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Pau Gasol Is Setting Stage for LA Lakers to Trade Him

Anklesnap January 31, 2013 Blogs, Dan Favale 2 Comments

Pau Gasol is taking up a good part of my NBA life lately.

Out of necessity, I’ve written about the 32-year-old big man numerous times in the last week. I say “out of necessity” because, well, I mean it.

The Los Angeles Lakers have won three in a row, and are finally playing like a cohesive contender. And they’ve done this with Gasol coming off the bench.

To say Gasol has been less than receptive to such a role would be a gross understatement. Even though heading into Los Angeles’ bout against the New Orleans Hornets he was averaging 16 points on 60.7 percent shooting off the pine, he was visibly unhappy. And his seven points in 21 minuts against the Hornets did nothing to quell such displeasure.

In fact, per Dave McMenamin of ESPNLosAngeles.com, it merely perpetuated it:

The former four-time All-Star, who recently bristled when moved to a bench role as D’Antoni placed Earl Clark in the starting lineup, expressed his displeasure after the game.

“I’m a competitor, I’m a guy that thinks I bring a lot to the table, and not being on the floor is something that I don’t like, I don’t appreciate,” Gasol said.

Gasol had seven points, seven rebounds and seven assists in 21 minutes as the Lakers built an 83-73 lead through the first three quarters.

“It’s a challenge,” Gasol said when asked about toeing the line and accepting D’Antoni’s decision so that he doesn’t take away from the team while still defending his personal ability. “We’re challenged every day, and I’m challenged every day to keep my calm and keep my peace and not let my emotions take over my words.”

My first inclination is to sigh.

As I’ve reiterated before, the success of superteams is predicated upon many things, none more important than sacrifice. Gasol himself has spoken of this sacrifice before and the fact that he seems unwilling to make any compromises is disheartening.

Understandably, Gasol should be playing more than 21 minutes and attempting more than four shots. But there’s room for that to change. He has and he can work off the bench, he just doesn’t seem willing to give it an actual chance. And while he has said he will not request a trade this season, the Lakers are really left with no other options at this point.

Sure, Los Angeles could just hold onto him for the rest of the season, allow him to moan and then deal him over the summer, but his attitude is going to effect his performance, thus diminishing his trade value more than he himself already has. Plus, why should the Lakers pass on the opportunity to acquire some depth that they can, you know, actually utilize?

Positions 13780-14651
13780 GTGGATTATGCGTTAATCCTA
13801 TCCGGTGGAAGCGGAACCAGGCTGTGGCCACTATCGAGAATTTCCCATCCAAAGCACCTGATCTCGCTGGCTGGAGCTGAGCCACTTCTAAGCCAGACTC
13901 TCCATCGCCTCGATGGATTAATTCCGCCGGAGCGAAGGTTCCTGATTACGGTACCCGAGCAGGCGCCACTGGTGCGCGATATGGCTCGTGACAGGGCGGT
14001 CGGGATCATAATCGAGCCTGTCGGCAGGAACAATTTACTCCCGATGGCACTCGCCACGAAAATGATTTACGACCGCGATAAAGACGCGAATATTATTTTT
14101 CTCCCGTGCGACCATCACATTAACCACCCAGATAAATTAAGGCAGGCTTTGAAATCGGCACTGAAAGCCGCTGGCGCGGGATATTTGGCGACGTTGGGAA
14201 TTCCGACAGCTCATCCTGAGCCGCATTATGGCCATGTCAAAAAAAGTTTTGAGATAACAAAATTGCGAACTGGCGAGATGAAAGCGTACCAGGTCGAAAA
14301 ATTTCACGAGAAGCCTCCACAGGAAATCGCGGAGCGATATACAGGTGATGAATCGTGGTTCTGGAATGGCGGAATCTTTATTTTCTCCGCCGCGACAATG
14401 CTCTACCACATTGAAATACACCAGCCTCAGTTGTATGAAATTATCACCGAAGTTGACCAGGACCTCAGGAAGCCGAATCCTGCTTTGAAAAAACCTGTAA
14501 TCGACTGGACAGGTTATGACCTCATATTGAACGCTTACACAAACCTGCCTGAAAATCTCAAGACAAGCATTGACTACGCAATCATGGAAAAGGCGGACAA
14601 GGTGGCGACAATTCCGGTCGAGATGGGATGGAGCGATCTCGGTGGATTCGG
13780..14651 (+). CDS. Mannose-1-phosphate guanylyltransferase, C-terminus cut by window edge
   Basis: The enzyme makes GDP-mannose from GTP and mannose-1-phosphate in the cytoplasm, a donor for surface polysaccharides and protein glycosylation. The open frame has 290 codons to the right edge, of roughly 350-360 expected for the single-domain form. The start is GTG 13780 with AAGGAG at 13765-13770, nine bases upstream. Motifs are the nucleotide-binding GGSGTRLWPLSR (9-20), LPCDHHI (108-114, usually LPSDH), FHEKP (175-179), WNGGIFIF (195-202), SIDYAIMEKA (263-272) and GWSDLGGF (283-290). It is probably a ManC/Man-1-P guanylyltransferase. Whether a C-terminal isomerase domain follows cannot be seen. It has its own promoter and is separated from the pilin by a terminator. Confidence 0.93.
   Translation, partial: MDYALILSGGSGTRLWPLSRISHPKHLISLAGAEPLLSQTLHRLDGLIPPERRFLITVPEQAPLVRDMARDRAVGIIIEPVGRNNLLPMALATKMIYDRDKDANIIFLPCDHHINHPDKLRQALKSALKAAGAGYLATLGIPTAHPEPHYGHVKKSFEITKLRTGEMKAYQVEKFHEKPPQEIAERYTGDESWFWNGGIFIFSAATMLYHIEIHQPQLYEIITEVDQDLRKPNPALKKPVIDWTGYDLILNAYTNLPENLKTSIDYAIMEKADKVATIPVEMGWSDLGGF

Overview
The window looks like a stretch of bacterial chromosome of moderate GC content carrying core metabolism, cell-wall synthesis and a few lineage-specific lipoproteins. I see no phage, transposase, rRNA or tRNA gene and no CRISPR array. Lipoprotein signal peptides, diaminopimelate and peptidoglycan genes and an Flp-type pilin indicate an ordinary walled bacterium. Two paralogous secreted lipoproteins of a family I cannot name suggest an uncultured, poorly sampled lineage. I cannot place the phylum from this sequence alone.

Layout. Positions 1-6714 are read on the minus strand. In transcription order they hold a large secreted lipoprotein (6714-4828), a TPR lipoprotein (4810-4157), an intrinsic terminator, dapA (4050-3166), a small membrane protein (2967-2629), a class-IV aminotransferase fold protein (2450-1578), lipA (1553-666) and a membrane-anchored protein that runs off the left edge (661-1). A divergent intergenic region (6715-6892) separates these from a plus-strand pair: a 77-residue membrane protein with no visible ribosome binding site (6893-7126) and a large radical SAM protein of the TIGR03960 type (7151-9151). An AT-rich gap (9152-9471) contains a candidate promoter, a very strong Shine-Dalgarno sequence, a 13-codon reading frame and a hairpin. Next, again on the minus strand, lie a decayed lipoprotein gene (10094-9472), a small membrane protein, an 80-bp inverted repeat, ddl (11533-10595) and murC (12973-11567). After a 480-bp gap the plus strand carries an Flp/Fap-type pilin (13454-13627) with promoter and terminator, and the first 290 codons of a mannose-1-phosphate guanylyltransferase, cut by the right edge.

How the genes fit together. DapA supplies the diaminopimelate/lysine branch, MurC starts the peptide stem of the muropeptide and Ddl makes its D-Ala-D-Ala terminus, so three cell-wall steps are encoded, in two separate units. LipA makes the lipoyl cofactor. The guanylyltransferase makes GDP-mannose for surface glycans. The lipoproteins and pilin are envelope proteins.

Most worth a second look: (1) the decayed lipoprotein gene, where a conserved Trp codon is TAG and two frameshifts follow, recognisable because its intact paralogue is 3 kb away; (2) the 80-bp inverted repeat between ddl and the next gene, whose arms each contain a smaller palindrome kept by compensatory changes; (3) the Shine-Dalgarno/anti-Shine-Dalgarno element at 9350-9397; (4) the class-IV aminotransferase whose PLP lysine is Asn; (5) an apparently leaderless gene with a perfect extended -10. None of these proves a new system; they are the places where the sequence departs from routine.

As long as Gasol remains unhappy, the Lakers aren’t going to be able to reach their full potential. And from what we’ve seen and heard, Gasol’s surly demeanor is unlikely to become sudden jubilance.

Meaning?

That Gasol’s days in Los Angeles are officially numbered.

Yes, you’ve read it before and it’s been disproved before, but unless the Lakers re-insert him into the starting lineup (they won’t) or Gasol’s stance changes (it won’t), the two parties have reached a conflict that only has one viable resolution.

One that culminates in Gasol’s long purported and now inevitable departure.

Dan Favale is a firm believer in the three-pointer as well as the notion that defense doesn’t always win championships. His musings can be found at Bleacherreport.com in addition to TheHoopDoctors.com. Follow @danfavale on Twitter for his latest posts and all things NBA.

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  • Marty Susman

    The real shame here is this coach, he is the one that is more responsible for screwing up the team then the players. Both Mike’s were the wrong pickc to lead this older team & we all know who is an expert at old teams… Tnkx Jimmy

    • Dan

      I won’t argue that D’Antoni was the perfect fit, but it’s definitely on the players for the most part. For the life of me I don’t understand why Howard complained (though it seems he’s moved past that) that he needs more post ups when statistically he’s better off pick-and-rolls, and cuts—AKA MDA’s bread and butter. And for Gasol, he worked in Jackson’s system then struggled to operate in Brown’s and now D’Antoni’s. That’s on him to a certain extent.

      Again, not saying D’Antoni was the perfect fit and he obviously needs to tweak his system, but we can’t put this on him alone.